Fitness: Geocaching Makes Walking Fun for PE Classes

Fitness: Geocaching Makes
Walking Fun for PE Classes

Dick Moss, Editor, Physical Education Update

Walking is one of the best exercises for lifetime fitness. But let's face it - plain old walking can be a boring proposition for students. As a result, the canny physical education teacher will find ways to make a walk more exciting.

Thanks to modern technology, there is now a fun activity that combines satellite navigation, orienteering, computer skills, treasure hunting...and walking. It's a super cross-curricular game that your students will love.

Called "geocaching," (pronounced "geo cashing") it makes use of GPS units to find prizes hidden by other geocachers.

What is a GPS?
GPS stands for "Global Positioning System" and these handheld electronic units make use of satellites to pinpoint your latitude and longitude to within three meters. A GPS will help you navigate from your current position to another location using their built-in maps and instructions.

GPS units cost anywhere from $100 and up. As an alternative, some Blackberry units can be GPS-enabled. You can download "Geocache Navigator" for free for 60 days. For more information, see

However, the big surge in GPS use will come when regular GPS-enabled cell phones hit the market. It is estimated that 500 million such cell phones will be in use, worldwide, by 2012.

Geocaching -- How to Get Started
To start a geocaching quest, log in to Enter the postal code of your area and you'll see several local cache locations, each with a short verbal description, a level of difficulty and a location shown on the Google Map website.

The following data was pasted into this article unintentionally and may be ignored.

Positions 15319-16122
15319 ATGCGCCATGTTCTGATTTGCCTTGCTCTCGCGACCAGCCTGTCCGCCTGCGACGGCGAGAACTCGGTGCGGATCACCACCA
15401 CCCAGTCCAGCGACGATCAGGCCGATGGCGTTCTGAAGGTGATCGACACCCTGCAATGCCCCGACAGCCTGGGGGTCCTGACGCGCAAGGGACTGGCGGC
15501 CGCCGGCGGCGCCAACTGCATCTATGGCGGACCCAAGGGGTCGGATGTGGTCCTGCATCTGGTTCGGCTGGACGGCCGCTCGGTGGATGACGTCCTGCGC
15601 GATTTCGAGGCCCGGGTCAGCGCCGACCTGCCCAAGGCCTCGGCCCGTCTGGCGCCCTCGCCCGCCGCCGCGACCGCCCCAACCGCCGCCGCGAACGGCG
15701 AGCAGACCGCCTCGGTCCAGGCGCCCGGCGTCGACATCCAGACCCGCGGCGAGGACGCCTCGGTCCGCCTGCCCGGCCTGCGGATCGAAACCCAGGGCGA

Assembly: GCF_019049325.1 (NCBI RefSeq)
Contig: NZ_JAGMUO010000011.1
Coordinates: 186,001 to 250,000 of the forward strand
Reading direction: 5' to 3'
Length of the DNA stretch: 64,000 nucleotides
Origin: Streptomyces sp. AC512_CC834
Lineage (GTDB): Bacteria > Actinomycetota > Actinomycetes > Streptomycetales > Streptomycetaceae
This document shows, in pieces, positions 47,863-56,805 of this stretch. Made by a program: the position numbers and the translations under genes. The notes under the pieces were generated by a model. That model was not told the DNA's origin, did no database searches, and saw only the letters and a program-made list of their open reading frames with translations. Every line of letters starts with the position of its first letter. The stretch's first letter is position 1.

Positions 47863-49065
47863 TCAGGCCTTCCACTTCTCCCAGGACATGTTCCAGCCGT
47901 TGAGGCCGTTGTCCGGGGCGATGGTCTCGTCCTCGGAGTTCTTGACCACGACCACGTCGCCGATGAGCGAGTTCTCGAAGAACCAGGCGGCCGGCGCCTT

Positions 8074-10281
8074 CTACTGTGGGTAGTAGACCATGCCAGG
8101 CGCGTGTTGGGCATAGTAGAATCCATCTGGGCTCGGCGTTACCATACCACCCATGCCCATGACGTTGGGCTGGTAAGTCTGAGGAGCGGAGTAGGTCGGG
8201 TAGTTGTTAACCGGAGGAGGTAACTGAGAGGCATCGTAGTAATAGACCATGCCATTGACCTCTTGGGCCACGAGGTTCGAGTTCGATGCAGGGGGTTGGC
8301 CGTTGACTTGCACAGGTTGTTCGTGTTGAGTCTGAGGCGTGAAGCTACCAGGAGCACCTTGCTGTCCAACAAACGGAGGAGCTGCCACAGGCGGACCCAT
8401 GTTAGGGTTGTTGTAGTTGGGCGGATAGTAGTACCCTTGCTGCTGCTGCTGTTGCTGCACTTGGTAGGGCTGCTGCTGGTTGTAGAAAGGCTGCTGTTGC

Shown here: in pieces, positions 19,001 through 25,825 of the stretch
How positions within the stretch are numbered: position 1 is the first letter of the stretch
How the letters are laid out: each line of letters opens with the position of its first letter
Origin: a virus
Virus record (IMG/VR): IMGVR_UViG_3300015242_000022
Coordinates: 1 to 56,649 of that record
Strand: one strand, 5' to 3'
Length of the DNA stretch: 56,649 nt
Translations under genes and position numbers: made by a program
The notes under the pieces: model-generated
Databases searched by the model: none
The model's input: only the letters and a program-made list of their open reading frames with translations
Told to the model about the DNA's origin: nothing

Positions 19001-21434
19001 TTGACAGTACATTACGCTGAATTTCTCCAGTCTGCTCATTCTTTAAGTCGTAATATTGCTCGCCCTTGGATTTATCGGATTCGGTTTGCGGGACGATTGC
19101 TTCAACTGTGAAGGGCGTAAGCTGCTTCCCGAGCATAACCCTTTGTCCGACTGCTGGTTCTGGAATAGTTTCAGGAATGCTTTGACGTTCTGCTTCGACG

To get your GPS co-ordinates, you must first register (it's free). You can then receive the GPS longitude and latitude co-ordinates. An example might be N43o40.110'W083o23.378'

Your job as a geocacher is to enter the co-ordinates into your GPS unit, then follow the directions to the cache. This will involve a nice hike for your students.

Before embarking on your quest, you could give a cross-curricular lesson on latitude, longitude and satellites...not to mention the use of the world wide web.

Once You Find Your Location - What to Do?
Your GPS will get you within 6 to 20 feet from your target. You then have to search to find the cache, which usually will be a plastic container.

Most containers will contain a dollar-store item such as a plastic animal, pencil or measuring tapes. They will also contain a logbook that you can read, and then sign. Seeing who else has been to the cache is half the fun. Take the prize, then replace it with a prize of your own.

Class Logistics
You can go geocaching with your entire class, or split into groups, as long as each group has a supervisor. Also, you could also establish a cache or two of your own, in a location you know to be safe and easily accessible.

The good thing about a GPS is that it's hard to get lost when you have one in your hand. It will leave a trail of "bread crumbs" as you walk - little dots on the display screen that show you how to retrace your steps. However, it's also good to bring a compass, just in case the GPS batteries die.

And the best thing about geocaching? It will get your students walking - and make it fun at the same time!

1. The Geocaching FAQ, The website.
2. Rachel Evans, Get in the Geocaching Game, Cottage Life, September/October 2005.
3. Callum McDonald, Geocaching: The Ultimate Beginners Guide Kindle Edition, Amazon Digital Services, 2015. © 2016, Physical Education Update,

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